• Paraíba. In-person activities have been suspended for an indefinite period, according to monitoring carried out by the National Board of Education Secretaries (Consed).
  • Paraná. In-person classes are to restart sometime in September, with the government to announce a precise date in two weeks. The state will adopt a gradual return — beginning with older students — and a rotation system, alternating in-person and online activities. The government said that the course of the pandemic might result in a change of plans, reports G1
  • Pernambuco. Last week, the state government decided to extend the decree that suspended classes until August 15 for all educational institutions in the state. 
  • Piauí. Schools and universities have had activities suspended indefinitely, with no date to return. But even without a date, education authorities in state capital Teresina are elaborating a protocol for the return which includes testing teachers and students and a rotation system, according to G1. 
  • Rio de Janeiro. In Rio de Janeiro, the return to classes has become the object of a court dispute between state and the city. Mayor Marcelo Crivella had authorized private schools in the state capital to reopen, but the state government outlawed the decision, saying that schools that reopen risk being fined. The State Education Secretary told newspaper O Globo this Tuesday that a decree that prohibits schools — both public and private — from reopening is likely to be extended.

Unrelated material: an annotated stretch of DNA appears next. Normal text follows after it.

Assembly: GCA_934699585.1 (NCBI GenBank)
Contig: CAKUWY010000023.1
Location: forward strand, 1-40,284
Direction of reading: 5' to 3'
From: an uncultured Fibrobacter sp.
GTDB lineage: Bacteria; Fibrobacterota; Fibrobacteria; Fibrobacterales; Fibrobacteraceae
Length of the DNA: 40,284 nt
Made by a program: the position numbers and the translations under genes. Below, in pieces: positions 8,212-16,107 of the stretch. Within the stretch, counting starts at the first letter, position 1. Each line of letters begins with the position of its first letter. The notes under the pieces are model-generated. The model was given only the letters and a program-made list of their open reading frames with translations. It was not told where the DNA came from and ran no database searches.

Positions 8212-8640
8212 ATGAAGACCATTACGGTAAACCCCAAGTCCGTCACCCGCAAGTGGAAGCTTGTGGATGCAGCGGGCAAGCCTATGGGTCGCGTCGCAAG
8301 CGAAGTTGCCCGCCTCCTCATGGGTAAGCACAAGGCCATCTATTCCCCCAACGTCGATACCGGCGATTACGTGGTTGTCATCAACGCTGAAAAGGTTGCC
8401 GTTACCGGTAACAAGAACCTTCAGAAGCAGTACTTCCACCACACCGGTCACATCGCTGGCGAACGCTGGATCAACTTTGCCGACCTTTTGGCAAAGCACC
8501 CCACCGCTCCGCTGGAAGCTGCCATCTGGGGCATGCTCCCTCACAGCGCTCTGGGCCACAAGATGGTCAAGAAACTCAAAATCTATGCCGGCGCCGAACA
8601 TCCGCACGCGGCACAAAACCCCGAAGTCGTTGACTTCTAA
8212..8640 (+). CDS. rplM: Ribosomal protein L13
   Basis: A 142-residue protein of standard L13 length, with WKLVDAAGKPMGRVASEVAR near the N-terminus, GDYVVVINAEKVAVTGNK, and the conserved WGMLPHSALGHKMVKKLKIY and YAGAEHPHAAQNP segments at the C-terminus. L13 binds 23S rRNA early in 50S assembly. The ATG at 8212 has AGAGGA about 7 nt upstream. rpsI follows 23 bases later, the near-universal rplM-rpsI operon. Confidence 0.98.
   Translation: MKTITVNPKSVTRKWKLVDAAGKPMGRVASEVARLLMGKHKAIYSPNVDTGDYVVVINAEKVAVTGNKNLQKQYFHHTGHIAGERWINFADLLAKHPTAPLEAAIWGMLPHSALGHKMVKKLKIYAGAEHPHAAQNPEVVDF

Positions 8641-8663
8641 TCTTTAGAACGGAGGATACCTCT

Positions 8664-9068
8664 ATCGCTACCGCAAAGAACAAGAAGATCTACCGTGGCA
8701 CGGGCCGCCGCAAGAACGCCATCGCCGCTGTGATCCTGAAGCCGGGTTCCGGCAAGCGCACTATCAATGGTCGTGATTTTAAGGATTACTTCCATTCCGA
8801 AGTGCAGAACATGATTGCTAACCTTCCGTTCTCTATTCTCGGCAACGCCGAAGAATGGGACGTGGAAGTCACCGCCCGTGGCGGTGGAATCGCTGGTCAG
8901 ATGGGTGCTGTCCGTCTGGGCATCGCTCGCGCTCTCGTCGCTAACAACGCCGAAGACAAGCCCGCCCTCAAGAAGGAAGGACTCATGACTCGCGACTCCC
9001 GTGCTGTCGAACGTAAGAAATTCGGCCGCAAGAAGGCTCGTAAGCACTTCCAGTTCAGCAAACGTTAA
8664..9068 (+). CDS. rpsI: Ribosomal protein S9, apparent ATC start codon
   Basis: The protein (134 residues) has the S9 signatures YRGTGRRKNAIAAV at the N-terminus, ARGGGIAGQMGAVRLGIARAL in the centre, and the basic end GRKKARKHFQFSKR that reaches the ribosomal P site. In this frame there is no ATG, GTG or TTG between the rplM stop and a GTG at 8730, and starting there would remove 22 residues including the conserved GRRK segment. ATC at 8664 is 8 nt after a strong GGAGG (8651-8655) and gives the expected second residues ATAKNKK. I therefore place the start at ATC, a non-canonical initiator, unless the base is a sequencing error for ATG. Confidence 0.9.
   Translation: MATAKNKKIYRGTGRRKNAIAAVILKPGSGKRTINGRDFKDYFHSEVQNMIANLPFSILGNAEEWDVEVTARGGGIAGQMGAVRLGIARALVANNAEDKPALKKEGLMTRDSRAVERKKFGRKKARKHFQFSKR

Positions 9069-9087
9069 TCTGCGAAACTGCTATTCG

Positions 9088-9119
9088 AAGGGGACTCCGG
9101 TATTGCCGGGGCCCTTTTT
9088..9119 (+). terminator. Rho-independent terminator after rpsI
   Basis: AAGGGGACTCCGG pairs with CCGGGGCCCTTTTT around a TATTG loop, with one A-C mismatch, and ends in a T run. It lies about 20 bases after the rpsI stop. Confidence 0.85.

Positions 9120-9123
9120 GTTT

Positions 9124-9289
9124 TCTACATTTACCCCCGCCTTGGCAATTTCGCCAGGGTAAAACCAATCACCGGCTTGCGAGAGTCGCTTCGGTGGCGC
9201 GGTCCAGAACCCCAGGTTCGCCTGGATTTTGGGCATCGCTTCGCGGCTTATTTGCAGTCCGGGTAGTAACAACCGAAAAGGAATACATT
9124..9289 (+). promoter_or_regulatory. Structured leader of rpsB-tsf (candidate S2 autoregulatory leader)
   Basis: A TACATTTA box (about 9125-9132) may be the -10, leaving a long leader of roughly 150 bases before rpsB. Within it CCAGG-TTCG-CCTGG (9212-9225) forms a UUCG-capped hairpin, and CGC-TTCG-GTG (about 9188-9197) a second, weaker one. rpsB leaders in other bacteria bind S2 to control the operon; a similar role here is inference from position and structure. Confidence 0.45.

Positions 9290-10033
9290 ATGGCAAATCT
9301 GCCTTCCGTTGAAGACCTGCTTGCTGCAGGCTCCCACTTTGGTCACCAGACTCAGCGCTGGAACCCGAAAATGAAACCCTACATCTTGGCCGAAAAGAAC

• Rio Grande do Norte. The state government has extended a decree that suspended classes until August 14. Private schools are making preparations to return immediately after the 14th, shows G1. The State Education Secretary acknowledged the possibility that the 2020 school year may extend into 2021.
  • Rio Grande do Sul. There is no set date for classes to restart, but in the beginning of July state authorities projected students might return sometime in August, according to local newspaper GaúchaZeroHora
  • Rondônia. The state government said that, while there are plans to restart classes, there is no established date yet, as this depends on the curve of cases in the state, reports G1.
  • Roraima. In-person activities have been suspended for an indefinite period, according to monitoring carried out by the National Board of Education Secretaries (Consed).
  • Santa Catarina. In-person classes in the state are suspended until at least September 7. A return plan announced by the government focuses on students from the age of 14 and includes a rotation system between groups, according to G1
  • São Paulo. The return to classes in the state is planned for September 8 if, by that date, all cities are within the state’s Yellow Phase of the reopening plan for at least 28 days. The return will include all school grades, but in a rotation system, alternating different groups throughout the week while keeping attendance at 35 percent. But cities around the state are deciding not to return. In state capital São Paulo, city hall announced yesterday that classes are unlikely to return on the planned date. As reported by G1, cities in Greater São Paulo have decided to postpone in-person classes to 2021. 
  • Sergipe. The state government has not announced a date to return to in-person classes, but the Education Secretary said it is structuring a return plan.
  • Tocantins. Public schools began to return to in-person classes this week, with high school students returning first. The classes will occur in a rotation-like system, where the classes are divided into two groups. Each week, one group attends in-person classes, while the other completes activities at home. At the end of a two-week period, the state will assess the efficiency of the system to decide on other students’ return.
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Laís Martins

Laís Martins is a Brazilian journalist pursuing a master's degree in Media and Globalization. Her coverage is focused on politics, human rights, and society. Previously, she worked for Reuters Brasil.